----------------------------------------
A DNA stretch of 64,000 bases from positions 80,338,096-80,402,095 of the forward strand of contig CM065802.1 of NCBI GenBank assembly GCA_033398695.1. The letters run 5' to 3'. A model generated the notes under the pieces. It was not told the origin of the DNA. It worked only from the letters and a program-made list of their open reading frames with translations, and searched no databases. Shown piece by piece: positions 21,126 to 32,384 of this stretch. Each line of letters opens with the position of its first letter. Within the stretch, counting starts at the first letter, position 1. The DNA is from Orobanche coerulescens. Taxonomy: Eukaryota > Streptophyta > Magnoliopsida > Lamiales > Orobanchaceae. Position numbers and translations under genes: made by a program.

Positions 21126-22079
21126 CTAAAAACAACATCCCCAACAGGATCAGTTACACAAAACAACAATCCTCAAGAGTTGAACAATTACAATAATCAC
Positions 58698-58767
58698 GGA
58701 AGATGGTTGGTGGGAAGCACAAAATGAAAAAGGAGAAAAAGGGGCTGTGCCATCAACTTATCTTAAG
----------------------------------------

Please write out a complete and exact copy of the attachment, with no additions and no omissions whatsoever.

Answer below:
A DNA stretch of 64,000 bases from positions 80,338,096-80,402,095 of the forward strand of contig CM065802.1 of NCBI GenBank assembly GCA_033398695.1. The letters run 5' to 3'. A model generated the notes under the pieces. It was not told the origin of the DNA. It worked only from the letters and a program-made list of their open reading frames with translations, and searched no databases. Shown piece by piece: positions 21,126 to 32,384 of this stretch. Each line of letters opens with the position of its first letter. Within the stretch, counting starts at the first letter, position 1. The DNA is from Orobanche coerulescens. Taxonomy: Eukaryota > Streptophyta > Magnoliopsida > Lamiales > Orobanchaceae. Position numbers and translations under genes: made by a program.

Positions 21126-22079
21126 CTAAAAACAACATCCCCAACAGGATCAGTTACACAAAACAACAATCCTCAAGAGTTGAACAATTACAATAATCAC
Positions 58698-58767
58698 GGA
58701 AGATGGTTGGTGGGAAGCACAAAATGAAAAAGGAGAAAAAGGGGCTGTGCCATCAACTTATCTTAAG